Lords of the Fallen: Harkyn up the wrong tree - Games Weekly

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Friday, November 14, 2014

Lords of the Fallen: Harkyn up the wrong tree

About a year ago we laid down an edict: “Thou shalt not constantly refer to Dark Souls in thine review of every game in existence.” That From Software’s defining action-RPG masterpiece pretty much cuts into the discerning gamer’s appreciation of other titles is one thing, but when a bright and breezy upstart plans on landing a punch right in the kisser of Solaire and friends, the gloves have to come off. Come at the king and you’d better not miss, as Vendrick might say…


Much like our first flailing lunge at the Capra Demon, Lords doesn't quit ehit home, and the results reflect this. Before we get to that, though, it’s worth pointing out that for all the many derivative Dark Souls nods, from the near identical control scheme, to the same emphasis on challenge in a combat system founded upon weight and inertia, we get the sense that Lords pinches its constituent parts out of love rather than a bold attempt to pilfer From’s vault. And some things are different.

Plot or not
For starters, Lords doesn't attempt to mystify with its setting, preferring a more straight laced locale and an equally upfront cast of characters to fill it. As bald and beardy badass Harkyn, you'll encounter a sassy lady sidekick, an old bloke with a staff, and other equally stereotypical fantasy types who you can converse with via dialogue trees. We call them trees, which implies they have branches, but that isn’t the case at all. Linearity isn’t generally a problem, but when your cast is about as interesting as a pensioner eating a bourbon (although with more tattoos than you might expect) you'll have every reason to give less than half a fig about Harkyn's ultimate quest to seal away the game's big bad Demons sorry Lords.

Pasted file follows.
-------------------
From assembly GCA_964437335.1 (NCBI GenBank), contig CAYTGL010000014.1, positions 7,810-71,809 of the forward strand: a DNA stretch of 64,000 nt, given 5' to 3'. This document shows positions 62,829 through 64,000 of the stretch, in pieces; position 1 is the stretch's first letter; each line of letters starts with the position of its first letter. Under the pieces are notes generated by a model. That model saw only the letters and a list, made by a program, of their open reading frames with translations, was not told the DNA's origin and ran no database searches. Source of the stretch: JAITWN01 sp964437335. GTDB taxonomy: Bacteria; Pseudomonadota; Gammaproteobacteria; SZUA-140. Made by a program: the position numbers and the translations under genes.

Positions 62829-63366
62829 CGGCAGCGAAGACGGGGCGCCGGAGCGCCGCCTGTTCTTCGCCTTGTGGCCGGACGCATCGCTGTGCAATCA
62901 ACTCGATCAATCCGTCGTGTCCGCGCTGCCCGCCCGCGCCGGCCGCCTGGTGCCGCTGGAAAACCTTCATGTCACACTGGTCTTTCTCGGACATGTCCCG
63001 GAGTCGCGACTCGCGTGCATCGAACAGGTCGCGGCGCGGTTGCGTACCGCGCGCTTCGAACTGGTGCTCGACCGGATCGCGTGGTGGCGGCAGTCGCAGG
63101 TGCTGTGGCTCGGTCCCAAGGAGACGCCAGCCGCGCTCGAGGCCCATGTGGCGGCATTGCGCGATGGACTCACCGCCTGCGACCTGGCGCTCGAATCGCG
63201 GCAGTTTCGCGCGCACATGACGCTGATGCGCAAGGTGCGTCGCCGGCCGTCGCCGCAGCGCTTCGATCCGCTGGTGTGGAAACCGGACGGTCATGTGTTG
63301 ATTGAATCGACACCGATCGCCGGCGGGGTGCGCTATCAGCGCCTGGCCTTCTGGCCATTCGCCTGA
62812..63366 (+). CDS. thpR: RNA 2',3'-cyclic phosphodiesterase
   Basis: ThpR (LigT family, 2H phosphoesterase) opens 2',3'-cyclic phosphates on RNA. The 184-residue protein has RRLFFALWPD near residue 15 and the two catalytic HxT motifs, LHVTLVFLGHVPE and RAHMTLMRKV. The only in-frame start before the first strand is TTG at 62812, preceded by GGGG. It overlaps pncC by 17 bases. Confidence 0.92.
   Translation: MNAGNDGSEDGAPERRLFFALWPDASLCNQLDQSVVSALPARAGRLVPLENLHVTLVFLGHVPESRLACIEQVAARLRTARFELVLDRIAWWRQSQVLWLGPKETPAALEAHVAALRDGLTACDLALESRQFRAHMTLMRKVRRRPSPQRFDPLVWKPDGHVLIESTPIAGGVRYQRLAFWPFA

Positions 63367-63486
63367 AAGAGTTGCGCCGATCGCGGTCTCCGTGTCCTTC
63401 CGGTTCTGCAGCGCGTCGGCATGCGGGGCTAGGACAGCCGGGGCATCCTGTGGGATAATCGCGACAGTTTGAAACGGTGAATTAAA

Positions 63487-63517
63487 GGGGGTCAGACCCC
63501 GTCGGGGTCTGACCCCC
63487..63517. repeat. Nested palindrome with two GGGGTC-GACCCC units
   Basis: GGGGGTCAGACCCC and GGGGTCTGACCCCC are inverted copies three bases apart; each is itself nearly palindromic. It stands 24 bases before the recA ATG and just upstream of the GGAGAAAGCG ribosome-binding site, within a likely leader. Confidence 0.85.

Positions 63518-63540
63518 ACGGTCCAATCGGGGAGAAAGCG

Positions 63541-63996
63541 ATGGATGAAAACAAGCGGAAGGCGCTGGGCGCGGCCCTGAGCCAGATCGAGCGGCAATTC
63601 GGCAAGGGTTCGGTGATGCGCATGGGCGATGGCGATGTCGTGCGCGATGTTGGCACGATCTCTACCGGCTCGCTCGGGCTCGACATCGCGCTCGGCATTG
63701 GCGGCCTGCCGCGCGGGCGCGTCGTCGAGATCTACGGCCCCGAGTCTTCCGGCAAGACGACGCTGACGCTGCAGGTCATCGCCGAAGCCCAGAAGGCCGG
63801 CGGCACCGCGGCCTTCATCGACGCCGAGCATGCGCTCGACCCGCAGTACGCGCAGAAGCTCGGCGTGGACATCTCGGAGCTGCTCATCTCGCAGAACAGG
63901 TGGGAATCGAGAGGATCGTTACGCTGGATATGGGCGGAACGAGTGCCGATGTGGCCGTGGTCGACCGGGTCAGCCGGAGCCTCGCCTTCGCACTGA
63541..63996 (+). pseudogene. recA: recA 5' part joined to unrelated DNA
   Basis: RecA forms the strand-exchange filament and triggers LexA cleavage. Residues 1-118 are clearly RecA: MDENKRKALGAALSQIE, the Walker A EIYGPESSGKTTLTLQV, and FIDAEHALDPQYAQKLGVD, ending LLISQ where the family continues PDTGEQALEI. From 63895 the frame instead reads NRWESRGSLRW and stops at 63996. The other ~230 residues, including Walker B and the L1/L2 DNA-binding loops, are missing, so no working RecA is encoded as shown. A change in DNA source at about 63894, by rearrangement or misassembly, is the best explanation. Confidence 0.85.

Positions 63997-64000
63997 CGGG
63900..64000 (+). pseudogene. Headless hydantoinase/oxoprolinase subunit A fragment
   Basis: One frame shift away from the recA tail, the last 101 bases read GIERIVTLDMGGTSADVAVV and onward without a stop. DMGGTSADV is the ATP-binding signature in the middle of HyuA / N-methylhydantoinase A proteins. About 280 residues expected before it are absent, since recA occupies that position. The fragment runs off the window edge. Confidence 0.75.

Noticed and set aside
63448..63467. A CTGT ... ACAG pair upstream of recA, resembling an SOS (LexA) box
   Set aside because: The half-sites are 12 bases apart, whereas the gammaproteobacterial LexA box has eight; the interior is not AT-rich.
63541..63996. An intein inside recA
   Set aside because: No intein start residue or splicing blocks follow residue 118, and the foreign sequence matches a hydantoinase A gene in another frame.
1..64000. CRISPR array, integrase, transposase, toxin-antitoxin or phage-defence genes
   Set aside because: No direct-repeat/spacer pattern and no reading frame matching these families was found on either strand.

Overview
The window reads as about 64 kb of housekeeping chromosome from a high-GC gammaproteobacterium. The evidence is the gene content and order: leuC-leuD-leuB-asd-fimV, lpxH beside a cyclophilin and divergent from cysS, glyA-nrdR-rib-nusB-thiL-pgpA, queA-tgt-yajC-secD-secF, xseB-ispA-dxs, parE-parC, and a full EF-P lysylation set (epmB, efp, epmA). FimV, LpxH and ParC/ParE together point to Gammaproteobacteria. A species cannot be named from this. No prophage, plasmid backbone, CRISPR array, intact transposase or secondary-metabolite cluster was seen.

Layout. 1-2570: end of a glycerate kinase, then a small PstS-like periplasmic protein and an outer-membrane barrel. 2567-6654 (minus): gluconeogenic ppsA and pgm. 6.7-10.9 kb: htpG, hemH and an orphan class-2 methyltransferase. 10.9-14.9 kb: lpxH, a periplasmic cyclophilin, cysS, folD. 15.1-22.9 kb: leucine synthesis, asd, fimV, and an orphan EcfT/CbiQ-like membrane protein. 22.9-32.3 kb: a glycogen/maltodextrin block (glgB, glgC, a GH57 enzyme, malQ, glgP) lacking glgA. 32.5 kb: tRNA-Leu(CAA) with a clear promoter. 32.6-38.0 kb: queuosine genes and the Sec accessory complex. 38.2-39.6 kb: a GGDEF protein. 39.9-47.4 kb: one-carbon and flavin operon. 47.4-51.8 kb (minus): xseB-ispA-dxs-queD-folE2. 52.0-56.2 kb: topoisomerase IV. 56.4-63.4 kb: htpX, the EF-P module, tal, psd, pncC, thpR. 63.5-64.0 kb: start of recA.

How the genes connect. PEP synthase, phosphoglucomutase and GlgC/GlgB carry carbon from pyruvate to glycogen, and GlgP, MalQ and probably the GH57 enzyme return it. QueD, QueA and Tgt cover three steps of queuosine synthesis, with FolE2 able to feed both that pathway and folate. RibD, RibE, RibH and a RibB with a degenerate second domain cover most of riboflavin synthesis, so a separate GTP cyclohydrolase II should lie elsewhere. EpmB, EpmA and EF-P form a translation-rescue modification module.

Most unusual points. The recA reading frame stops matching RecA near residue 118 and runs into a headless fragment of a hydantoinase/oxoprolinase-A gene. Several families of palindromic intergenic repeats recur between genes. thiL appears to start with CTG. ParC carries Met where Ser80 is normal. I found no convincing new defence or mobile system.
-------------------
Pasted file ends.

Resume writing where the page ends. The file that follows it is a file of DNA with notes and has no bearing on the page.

Said engagements do come with a satisfying sense of plodding progression. At first you feel incredibly sluggish, as Harkyn reacts to your button smashing with all the urgency of a Valium laced whale on a beachhead. But get into the swing of things and you’ll grow to appreciate a familiar ebb and flow, wherein timing is everything and knowledge of your foes is power. There’s a depth on offer that’s easy to appreciate as well. Each weapon has a different moveset, and some will be more useful to you than others depending on the situation. An obscure weapon levelling system jogs along underneath your advancement, which intrigues rather than confuses or frustrates.

Is any of this sounding familiar? Yep, pretty much everything good about Lords’ combat was good in Souls first. Unfortunately for Harkyn and co there are plenty of missteps, niggles, and downright frustrations served up alongside this melee main course.

Lord of the dies
Let’s get the big complex one out of the way. Say you’re having a hard time in Dark Souls or its sequel. You go in, you die. You go in again, you die again. Repeat. But with each failure comes a nugget of essential knowledge that will allow you to eventually succeed. Attempt the same fight some 20 hours later and you’ll breeze through it. Doing so will feel awesome. This sense of painstaking mastery is absent from far too many encounters in Lords. Too often, you’ll have